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Worker Worries

  • Published at 09:53 pm August 11th, 2016
Worker Worries

Q. “I am the manager of a factory and have always tried to maintain a cordial and pleasant environment amongst my workers. Recently, however, my workers have been restless and (thanks to a few troublesome individuals) they have been threatening me with the formation of Trade Unions, strikes, and god knows what else. My management skills are being called into question, and my boss has asked me to prevent this at any cost. Is there any legal remedy available for me?”

Dear Reader

Thank you for writing in to us. It can indeed be worrying when factory workers retaliate with threats of trade unions and strikes, and it is understandable that your boss would wish to nip this in the bud. Whether, however, you can legally restrict the formation of trade unions in your factory, is a different matter. I will explore that below and also provide some additional relevant information, which may be helpful to your situation.

According to S.175 of the Labour Act 2006 as amended in 2013, ‘worker’ is defined as “unless there is anything repugnant in the subject or context, ‘worker’ means any person including an apprentice employed in any establishment or industry, either directly or through a contractor known in whatever name, to do any skilled, unskilled, manual, technical, trade promotional or clerical work for hire or reward, whether the terms of the employment be expressed or implied, but does not include a person employed mainly in the managerial or administrative ‘supervisory officers’ capacity.”

Therefore, it is just an assumption that the majority of the workforce employed at your new factory premise (with the exception of the selected few appointed in a managerial or administrative ‘supervisory officers’ capacity) will fall under the definition of worker and thus, the provisions of the Bangladesh Labour Act 2006 and Amendment Act 2013 will be applicable for them.

Bangladesh Labour Act 2006 strongly supports the rights of workers to form Trade Unions and these provisions are covered within Section 176 of the Act, which states:

(a) workers, without distinction whatsoever, shall have the right to form trade union primarily for the purpose of regulating the relations between workers and employers or workers and workers and, subject to the constitution of the union concerned, to joint trade union of their own choosing;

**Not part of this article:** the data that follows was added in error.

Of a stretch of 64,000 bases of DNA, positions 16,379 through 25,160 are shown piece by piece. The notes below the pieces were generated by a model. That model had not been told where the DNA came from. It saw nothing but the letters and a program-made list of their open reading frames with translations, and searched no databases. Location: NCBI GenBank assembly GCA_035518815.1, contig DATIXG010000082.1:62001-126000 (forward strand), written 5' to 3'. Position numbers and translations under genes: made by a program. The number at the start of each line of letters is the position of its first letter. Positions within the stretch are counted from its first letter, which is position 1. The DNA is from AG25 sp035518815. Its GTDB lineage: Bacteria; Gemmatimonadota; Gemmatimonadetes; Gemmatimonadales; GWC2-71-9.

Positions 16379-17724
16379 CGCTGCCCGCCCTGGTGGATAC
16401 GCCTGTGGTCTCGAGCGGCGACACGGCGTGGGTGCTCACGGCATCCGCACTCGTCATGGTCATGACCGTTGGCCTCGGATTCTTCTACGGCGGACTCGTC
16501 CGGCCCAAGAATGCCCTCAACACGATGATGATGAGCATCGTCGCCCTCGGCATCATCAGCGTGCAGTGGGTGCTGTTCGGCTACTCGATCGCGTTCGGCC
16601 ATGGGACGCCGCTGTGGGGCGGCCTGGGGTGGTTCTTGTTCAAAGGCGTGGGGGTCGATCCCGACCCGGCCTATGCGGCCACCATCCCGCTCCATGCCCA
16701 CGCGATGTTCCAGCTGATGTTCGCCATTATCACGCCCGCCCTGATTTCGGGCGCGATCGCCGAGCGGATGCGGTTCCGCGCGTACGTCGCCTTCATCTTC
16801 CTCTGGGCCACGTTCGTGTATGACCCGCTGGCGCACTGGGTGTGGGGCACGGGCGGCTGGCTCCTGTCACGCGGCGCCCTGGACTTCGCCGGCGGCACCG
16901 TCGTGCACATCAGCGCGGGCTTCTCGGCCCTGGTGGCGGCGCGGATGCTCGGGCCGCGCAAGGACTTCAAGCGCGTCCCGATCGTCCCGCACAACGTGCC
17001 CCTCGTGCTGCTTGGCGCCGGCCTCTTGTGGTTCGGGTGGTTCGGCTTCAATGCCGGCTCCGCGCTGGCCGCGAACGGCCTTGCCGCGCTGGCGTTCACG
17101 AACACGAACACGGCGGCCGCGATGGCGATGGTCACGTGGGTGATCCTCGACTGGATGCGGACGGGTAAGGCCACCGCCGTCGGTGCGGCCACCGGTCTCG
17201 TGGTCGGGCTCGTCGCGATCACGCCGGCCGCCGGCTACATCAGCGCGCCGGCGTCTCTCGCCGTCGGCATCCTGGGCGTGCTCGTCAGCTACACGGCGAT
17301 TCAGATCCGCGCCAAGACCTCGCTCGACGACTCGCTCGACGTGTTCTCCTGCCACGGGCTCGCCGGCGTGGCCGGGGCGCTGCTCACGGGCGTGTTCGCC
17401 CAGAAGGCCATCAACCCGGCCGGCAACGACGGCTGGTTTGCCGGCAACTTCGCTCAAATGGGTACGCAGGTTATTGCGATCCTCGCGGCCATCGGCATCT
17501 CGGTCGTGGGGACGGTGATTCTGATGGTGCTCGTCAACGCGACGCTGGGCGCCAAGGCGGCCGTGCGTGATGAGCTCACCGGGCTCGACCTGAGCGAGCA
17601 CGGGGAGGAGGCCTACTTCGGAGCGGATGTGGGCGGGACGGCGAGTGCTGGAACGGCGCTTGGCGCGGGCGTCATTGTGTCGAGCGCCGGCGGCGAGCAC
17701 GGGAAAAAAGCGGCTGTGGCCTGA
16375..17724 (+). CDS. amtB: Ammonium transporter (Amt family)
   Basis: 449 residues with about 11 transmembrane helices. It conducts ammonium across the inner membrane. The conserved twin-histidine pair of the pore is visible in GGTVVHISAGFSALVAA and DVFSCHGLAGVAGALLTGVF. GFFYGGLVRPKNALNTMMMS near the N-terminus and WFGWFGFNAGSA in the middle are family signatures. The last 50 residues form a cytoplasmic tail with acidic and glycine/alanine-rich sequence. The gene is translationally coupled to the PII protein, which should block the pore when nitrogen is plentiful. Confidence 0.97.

(b) Employers, without distinction whatsoever, shall have the right form trade union primarily for the purpose of regulating the relations between employers and workers or employers and employers and, subject to the constitution of the union concerned, to join trade union of their own choosing; and

(c) Trade unions of workers and employers shall have the right to form and join federations and any such union and federation shall have the right to affiliate with any international organization and confederation of worker’s or employers organization.

(d) Trade unions and employers’ associations shall have the right to draw up their constitutions and rules, to elect their representatives in full freedom, to organize their administration and activities and to formulate their programmers;

(e) Wherever a trade union is formed in an establishment, if there is 20 percent of the total workforce are female at least 10% of female members shall be included in the executive committee to the union.

Provided that those unions, which are registered under this Act, shall be guided by the same.”

Section 176 also stresses on the proportion of female workers which must be mandatorily included during the formation of the Trade Union. Not sticking to this mandated provision will put the legal status of the Trade Union at risk.

It is also necessary for a trade union to be registered in order to successfully validate its legal status. The necessary requirements for trade union registration are covered in Section 179 of the Bangladesh Labour Act 2006, which states that:

A trade union of workers shall not be entitled to registration under this chapter unless it has a minimum membership of (30%) thirty percent of the total number of workers employed in the establishment in which it is formed.”

Therefore, in order to establish a Trade Union, a “minimum membership” of 30% of the total workforce is required. It is also worth mentioning that, although the new factory premise will have several wings, all of the separate workforces from all the wings together will be held to be one large workforce and “deemed to be one establishment”.

To answer your query in brief, you will not be able to ‘prevent’ your workers from forming or joining a Trade Union. You can however, monitor that they adhere to the requirements of the law to form a trade union and, if this proves too cumbersome for the workers, they might choose to avoid it altogether. Also, mutual dispute resolution discussions always help!

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